Budget battle could bite into brown tree snake eradication program
CAMP FOSTER, Okinawa — The fight on Capitol Hill over spending this summer has taken a dire turn that could come back to bite the U.S. territory of Guam.
Guam's congressional representative, Madeleine Bordallo, said this week that a Republican moratorium on federal earmarks in the House is threatening to defund the territory’s high-dollar fight against its top pest, the brown tree snake.
The GOP House majority announced earlier this year that all earmarks will be banned from this year’s spending bills and that would mean cutting the island’s annual $5 million program to interdict and eradicate the scaly blight, which is funded through earmark legislation, according to Bordallo.
The brown tree snake arrived on Guam sometime after World War II, most likely aboard a U.S. military cargo ship, and has been wreaking havoc on the environment and residents since. Nearly all the island’s native bird species have been wiped out, the island is plagued with electrical blackouts caused by infested transformers and each year one in every 1,000 Guamanians is bitten by the snake, which often climbs into beds at night.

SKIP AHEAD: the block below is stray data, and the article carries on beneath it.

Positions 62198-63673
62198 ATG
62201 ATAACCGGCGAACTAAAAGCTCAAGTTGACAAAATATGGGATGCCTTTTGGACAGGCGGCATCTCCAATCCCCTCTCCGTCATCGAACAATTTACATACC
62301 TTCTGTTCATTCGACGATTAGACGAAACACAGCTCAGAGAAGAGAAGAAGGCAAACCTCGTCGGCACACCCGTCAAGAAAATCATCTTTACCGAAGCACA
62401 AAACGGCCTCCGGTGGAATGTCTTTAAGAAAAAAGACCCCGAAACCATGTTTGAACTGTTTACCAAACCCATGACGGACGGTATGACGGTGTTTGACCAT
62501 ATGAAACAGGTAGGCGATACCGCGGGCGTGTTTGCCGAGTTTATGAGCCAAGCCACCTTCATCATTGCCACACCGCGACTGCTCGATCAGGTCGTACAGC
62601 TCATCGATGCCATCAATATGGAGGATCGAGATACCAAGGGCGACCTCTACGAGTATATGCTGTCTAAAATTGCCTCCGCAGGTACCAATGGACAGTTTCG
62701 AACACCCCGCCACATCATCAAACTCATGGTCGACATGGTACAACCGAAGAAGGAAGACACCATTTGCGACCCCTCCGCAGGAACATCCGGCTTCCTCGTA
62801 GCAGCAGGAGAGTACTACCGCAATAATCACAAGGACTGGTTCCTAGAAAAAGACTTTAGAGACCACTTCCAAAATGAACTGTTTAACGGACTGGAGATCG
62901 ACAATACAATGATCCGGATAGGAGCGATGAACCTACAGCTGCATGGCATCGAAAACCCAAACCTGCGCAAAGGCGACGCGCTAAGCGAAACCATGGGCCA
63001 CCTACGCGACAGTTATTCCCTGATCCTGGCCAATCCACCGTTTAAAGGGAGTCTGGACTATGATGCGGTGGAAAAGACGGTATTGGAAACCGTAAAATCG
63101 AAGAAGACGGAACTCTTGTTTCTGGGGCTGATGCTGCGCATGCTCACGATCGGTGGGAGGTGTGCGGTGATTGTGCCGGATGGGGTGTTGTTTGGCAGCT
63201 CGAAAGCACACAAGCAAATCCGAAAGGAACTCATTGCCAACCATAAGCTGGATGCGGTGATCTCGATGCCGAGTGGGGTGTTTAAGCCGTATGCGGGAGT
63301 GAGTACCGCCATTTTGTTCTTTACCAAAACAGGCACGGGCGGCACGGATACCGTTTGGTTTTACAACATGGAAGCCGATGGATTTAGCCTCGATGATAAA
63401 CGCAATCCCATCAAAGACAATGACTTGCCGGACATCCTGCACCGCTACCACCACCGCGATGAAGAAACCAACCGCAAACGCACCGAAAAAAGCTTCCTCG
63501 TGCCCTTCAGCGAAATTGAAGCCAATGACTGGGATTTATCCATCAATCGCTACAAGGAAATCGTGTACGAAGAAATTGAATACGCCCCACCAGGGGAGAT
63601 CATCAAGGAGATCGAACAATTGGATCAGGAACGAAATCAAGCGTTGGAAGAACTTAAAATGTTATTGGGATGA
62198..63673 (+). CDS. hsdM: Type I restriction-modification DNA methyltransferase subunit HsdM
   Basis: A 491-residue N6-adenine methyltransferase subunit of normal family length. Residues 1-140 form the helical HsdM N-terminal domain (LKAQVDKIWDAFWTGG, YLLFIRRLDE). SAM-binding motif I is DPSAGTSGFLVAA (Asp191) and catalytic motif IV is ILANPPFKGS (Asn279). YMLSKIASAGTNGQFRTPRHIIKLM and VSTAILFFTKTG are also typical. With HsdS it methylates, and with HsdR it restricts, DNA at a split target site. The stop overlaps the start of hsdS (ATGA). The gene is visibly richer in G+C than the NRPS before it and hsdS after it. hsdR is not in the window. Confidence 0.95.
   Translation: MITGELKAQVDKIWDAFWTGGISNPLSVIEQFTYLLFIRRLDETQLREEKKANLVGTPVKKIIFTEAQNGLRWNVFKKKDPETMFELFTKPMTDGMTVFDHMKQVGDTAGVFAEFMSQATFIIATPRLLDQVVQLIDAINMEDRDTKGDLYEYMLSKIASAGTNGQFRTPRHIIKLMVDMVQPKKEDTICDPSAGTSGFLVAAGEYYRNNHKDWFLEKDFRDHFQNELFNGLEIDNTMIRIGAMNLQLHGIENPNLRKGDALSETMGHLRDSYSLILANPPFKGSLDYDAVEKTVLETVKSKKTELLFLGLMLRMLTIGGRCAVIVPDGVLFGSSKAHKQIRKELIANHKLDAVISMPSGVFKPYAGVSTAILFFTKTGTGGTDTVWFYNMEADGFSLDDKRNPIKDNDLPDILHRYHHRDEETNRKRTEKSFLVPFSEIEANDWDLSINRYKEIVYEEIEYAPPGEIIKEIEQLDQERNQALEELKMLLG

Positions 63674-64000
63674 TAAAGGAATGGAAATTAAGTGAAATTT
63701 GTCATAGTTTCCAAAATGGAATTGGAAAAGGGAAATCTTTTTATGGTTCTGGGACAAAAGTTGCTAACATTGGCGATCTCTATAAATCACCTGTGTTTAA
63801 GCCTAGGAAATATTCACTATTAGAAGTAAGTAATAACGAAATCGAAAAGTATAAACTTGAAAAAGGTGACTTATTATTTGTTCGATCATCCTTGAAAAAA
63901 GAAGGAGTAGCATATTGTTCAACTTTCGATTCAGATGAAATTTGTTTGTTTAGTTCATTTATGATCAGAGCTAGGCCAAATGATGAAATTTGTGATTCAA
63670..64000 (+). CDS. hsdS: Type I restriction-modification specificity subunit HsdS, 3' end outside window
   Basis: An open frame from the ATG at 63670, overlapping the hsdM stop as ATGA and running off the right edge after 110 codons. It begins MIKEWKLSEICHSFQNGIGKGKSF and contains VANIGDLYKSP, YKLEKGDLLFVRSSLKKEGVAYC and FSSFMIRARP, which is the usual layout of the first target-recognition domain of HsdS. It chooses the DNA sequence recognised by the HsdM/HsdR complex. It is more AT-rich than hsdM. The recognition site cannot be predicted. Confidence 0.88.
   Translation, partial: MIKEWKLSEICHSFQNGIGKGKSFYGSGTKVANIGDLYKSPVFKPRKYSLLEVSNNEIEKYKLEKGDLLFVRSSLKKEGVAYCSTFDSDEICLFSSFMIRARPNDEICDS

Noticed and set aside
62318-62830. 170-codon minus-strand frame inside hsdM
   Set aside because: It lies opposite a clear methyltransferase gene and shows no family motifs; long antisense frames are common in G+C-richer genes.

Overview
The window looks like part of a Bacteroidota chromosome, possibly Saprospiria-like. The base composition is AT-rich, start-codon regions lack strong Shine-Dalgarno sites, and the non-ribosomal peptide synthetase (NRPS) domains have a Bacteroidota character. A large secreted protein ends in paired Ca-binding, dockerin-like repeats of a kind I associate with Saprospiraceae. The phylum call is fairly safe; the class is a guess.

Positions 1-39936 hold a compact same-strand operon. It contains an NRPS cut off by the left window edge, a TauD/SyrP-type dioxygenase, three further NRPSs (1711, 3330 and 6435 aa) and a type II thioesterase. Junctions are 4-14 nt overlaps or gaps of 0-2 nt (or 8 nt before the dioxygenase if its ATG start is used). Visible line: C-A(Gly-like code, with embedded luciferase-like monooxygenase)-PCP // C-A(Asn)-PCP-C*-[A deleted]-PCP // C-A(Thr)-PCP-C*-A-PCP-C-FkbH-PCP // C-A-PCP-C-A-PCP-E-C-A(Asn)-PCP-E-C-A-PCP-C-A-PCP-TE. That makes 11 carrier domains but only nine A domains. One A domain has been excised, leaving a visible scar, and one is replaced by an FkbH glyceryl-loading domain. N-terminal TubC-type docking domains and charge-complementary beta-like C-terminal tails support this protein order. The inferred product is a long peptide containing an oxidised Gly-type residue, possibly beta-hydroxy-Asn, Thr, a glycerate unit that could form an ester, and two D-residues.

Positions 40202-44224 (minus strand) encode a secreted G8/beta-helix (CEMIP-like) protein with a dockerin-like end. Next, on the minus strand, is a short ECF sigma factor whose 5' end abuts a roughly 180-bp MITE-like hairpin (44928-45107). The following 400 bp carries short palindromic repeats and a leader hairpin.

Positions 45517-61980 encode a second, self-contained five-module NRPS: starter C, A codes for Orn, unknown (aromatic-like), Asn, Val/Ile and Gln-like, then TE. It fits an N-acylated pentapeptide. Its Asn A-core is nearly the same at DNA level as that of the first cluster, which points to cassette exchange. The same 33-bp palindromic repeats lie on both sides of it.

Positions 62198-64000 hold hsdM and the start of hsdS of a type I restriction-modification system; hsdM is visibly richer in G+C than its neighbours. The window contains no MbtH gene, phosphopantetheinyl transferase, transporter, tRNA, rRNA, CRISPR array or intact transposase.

“Possible cuts to the brown tree snake program will have serious repercussions on the progress that has been made to eradicate the brown tree snake from Guam and to prevent snakes from being introduced to other jurisdictions,” Bordallo said in a written statement shared with Stars and Stripes.
Hawaii and other areas of the Pacific are deeply worried that a planned military buildup on Guam could unleash the snake to other islands and caused millions – or even billions – of dollars in damage to economies and environments.
Guam’s current program aims at securing ports and keeping the snake from leaving the island, though other more unconventional eradication measures have been recently tested.
Last year, the U.S. Department of Agriculture attempted to poison snakes on Andersen Air Force Base by dropping frozen mice doped with acetaminophen from helicopters. According to department officials, the pilot program showed potential and may be expanded.
But for now, it is unclear if the effort in the House will affect the snake program.
The fight over earmarks is still brewing in Congress, where the focus has fallen in recent days to the debate over raising the country’s debt ceiling, and any final federal budget will have input from the Senate and must be approved by President Barack Obama.
That political wrangling over snake eradication and many other earmarked projects across the country is likely to continue through the summer and into the fall.